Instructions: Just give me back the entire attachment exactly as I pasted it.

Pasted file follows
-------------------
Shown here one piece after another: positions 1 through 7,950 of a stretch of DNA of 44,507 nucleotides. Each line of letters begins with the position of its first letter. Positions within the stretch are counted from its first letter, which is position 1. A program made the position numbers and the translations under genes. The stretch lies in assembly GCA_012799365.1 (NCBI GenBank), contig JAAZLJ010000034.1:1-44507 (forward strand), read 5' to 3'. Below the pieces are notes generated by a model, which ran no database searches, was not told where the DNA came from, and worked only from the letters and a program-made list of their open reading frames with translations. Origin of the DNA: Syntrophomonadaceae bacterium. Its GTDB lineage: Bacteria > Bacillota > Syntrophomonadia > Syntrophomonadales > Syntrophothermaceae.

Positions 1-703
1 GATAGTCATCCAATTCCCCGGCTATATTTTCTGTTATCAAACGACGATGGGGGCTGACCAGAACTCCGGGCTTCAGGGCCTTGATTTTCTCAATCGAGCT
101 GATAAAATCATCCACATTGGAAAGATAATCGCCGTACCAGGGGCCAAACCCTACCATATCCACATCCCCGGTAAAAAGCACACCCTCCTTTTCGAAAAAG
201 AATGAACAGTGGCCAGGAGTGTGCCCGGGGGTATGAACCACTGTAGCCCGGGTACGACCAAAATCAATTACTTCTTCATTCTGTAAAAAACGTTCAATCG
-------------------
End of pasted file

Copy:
Shown here one piece after another: positions 1 through 7,950 of a stretch of DNA of 44,507 nucleotides. Each line of letters begins with the position of its first letter. Positions within the stretch are counted from its first letter, which is position 1. A program made the position numbers and the translations under genes. The stretch lies in assembly GCA_012799365.1 (NCBI GenBank), contig JAAZLJ010000034.1:1-44507 (forward strand), read 5' to 3'. Below the pieces are notes generated by a model, which ran no database searches, was not told where the DNA came from, and worked only from the letters and a program-made list of their open reading frames with translations. Origin of the DNA: Syntrophomonadaceae bacterium. Its GTDB lineage: Bacteria > Bacillota > Syntrophomonadia > Syntrophomonadales > Syntrophothermaceae.

Positions 1-703
1 GATAGTCATCCAATTCCCCGGCTATATTTTCTGTTATCAAACGACGATGGGGGCTGACCAGAACTCCGGGCTTCAGGGCCTTGATTTTCTCAATCGAGCT
101 GATAAAATCATCCACATTGGAAAGATAATCGCCGTACCAGGGGCCAAACCCTACCATATCCACATCCCCGGTAAAAAGCACACCCTCCTTTTCGAAAAAG
201 AATGAACAGTGGCCAGGAGTGTGCCCGGGGGTATGAACCACTGTAGCCCGGGTACGACCAAAATCAATTACTTCTTCATTCTGTAAAAAACGTTCAATCG